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M&S expected to narrowly avoid FTSE 100 relegation after rights issue

On Wednesday, M&S shares fell 5.9% to 235.80p as trading in the rights to the upcoming share issue hit the secondary market
marks
The fully-underwritten rights issue was priced at 185p per share, a hefty discount to the price before the cash call was launched

Marks and Spencer Group PLC (LON:MKS) looks set to narrowly avoid relegation from the FTSE 100  index after the impact of its £601mln rights issue proved less than feared.

Last week M&S confirmed the terms of the massice cash call to underwrite its joint venture with online grocer Ocado Group plc (LON:OCDO) which see the high street retailer launch a grocery home delivery service.

The fully-underwritten rights issue was priced at 185p per share, a hefty discount to the 271p the shares closed at the day before the terms of the capital raising were announced.

READ: M&S confirms £600mln rights issue and dividend cut to fund Ocado joint venture

On Wednesday, M&S shares fell 5.9% to 235.80p as trading in the rights to the upcoming share issue hit the secondary market. 

The share price decline was largely due to the fact that investors can now pocket the right issue discount and sell their M&S shares if they decide. Existing investors who are entitled to participate in the cash call can now sell their ‘nil paid rights’ for 47p per share.

The decline left M&S with a market cap of about £3.9bn, which currently would put it in line for relegation from the FTSE 100 index at next week's quarterly review.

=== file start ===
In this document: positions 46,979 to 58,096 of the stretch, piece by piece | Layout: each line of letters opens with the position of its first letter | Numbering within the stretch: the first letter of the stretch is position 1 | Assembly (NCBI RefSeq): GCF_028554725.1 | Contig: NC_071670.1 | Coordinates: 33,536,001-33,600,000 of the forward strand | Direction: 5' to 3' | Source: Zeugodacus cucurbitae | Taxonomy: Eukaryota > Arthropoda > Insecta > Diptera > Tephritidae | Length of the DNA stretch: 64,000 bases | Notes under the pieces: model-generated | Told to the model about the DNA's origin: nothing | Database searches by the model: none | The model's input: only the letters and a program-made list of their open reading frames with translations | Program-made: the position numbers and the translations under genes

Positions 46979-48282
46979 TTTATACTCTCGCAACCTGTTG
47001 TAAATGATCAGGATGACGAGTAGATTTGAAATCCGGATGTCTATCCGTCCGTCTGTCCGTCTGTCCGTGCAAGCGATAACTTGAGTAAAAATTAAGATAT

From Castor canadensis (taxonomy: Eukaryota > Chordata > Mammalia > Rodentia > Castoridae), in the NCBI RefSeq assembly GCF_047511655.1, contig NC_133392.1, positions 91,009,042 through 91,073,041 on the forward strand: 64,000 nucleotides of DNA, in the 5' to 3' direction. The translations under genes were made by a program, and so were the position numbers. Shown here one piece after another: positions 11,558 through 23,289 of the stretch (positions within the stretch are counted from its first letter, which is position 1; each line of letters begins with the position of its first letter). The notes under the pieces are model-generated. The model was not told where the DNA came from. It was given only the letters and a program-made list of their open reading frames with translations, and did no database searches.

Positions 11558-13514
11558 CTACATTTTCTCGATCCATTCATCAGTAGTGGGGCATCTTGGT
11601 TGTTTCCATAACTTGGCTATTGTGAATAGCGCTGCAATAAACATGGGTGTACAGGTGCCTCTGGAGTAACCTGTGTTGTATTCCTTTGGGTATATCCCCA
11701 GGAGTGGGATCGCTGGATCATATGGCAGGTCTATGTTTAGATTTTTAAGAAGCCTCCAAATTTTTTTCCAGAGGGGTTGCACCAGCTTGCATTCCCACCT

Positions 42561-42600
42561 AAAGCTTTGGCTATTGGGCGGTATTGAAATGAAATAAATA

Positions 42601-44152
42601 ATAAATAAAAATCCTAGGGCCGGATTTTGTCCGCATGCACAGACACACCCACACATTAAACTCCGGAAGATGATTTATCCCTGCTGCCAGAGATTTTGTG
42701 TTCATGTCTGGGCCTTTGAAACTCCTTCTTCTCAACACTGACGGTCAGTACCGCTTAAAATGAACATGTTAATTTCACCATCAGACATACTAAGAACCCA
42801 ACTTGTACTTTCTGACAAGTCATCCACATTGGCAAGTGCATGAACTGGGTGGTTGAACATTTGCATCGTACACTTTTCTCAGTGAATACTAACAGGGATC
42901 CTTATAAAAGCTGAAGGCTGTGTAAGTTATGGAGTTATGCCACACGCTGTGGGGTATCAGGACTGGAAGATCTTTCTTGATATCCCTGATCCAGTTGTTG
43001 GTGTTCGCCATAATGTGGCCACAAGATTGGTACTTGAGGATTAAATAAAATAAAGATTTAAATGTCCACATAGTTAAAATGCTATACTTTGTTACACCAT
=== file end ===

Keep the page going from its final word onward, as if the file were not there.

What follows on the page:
Rights issue to save M&S from FTSE 100 relegation 

However, the money raised from the rights issue is likely to save M&S from falling out of the top tier index even though it does not close until June 12, a week after the FTSE 100 reshuffle.

“While the fresh capital won’t actually be available until after the FTSE reshuffle calculation, we expect the index provider to give M&S the nod, on the basis the money’s in the post,” said Laith Khalaf, senior analyst at Hargreaves Lansdown.

“This makes sense to minimise changes to the blue chip index, and means tracker funds which follow the FTSE 100 don’t have to sell the stock, only to have to buy it back a couple of months later.”

Options for M&S shareholders 

Meanwhile, AJ Bell investment director, Russ Mould pointed out that shareholders have a few options with regards to the rights issue.

He said they can either: buy one new share for every five they already own; sell all of their rights that began trading on the London Stock Exchange on Wednesday; sell some of their rights and use the cash to buy some of the new shares; or do nothing at all and let their rights lapse.  

“Which is the right path to take will depend upon both the investor’s view of M&S strategy and its turnaround plan, as well as their personal financial circumstances,” he said.  

“They may not have enough ready cash to hand and may be reluctant to sell other holdings to raise the funds, for example. And anyone who is becoming tired of the seemingly never-ending stream of exceptional charges and promises of better times ahead may wonder whether they are throwing good money after bad, especially as Ocado has yet to consistently turn a profit itself from food delivery.“

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